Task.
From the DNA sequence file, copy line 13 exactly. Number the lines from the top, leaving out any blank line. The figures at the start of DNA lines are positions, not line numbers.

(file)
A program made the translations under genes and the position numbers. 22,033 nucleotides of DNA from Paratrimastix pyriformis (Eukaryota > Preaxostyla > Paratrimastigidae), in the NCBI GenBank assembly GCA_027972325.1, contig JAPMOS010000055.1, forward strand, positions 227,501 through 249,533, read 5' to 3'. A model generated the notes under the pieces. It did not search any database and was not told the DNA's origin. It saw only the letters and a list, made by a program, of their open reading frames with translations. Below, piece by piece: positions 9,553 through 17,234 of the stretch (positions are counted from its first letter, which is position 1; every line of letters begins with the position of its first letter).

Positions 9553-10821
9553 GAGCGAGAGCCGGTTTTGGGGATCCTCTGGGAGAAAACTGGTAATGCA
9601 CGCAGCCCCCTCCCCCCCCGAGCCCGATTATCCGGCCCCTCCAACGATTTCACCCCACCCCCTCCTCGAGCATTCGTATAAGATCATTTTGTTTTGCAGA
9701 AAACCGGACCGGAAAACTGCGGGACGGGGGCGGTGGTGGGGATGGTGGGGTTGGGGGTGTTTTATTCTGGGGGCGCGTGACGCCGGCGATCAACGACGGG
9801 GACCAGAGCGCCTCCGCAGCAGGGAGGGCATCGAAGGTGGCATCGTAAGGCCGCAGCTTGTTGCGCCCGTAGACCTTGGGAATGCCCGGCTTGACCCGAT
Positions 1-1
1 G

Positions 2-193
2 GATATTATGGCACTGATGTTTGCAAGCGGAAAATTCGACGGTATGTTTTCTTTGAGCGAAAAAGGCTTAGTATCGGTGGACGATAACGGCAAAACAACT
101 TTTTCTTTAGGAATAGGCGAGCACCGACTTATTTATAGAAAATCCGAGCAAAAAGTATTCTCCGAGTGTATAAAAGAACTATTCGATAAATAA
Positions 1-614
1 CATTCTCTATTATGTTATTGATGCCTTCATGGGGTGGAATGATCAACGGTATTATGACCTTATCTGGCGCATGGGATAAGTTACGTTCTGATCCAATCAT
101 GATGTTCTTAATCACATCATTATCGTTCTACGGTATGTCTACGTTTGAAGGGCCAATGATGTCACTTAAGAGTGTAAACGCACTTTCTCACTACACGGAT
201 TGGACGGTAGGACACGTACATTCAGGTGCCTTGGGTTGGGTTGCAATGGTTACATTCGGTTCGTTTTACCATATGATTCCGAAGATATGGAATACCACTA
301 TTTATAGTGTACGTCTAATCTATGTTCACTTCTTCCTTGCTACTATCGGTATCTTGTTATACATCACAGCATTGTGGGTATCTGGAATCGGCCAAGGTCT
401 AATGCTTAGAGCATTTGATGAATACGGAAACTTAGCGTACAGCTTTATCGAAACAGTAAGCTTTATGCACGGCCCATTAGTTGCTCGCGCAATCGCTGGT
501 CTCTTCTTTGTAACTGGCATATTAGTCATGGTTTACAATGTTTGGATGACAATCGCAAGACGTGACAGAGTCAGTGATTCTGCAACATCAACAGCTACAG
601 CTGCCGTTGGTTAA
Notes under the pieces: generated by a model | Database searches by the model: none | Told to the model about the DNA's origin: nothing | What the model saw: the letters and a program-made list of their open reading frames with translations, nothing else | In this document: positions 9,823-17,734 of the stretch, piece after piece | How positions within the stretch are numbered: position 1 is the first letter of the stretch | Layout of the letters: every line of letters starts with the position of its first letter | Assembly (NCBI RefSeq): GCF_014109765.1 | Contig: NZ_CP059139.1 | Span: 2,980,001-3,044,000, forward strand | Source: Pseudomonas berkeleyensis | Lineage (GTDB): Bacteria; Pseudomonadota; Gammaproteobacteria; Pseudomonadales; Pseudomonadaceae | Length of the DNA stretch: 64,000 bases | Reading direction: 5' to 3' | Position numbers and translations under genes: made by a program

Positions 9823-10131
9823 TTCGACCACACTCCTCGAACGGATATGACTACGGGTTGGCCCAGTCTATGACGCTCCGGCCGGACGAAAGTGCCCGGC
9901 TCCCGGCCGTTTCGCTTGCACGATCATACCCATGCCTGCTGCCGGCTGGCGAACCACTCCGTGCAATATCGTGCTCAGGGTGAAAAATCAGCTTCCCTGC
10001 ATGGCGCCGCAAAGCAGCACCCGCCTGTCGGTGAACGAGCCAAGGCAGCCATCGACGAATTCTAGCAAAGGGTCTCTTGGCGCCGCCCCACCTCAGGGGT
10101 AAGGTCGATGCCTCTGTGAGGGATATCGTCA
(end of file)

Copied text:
1 CATTCTCTATTATGTTATTGATGCCTTCATGGGGTGGAATGATCAACGGTATTATGACCTTATCTGGCGCATGGGATAAGTTACGTTCTGATCCAATCAT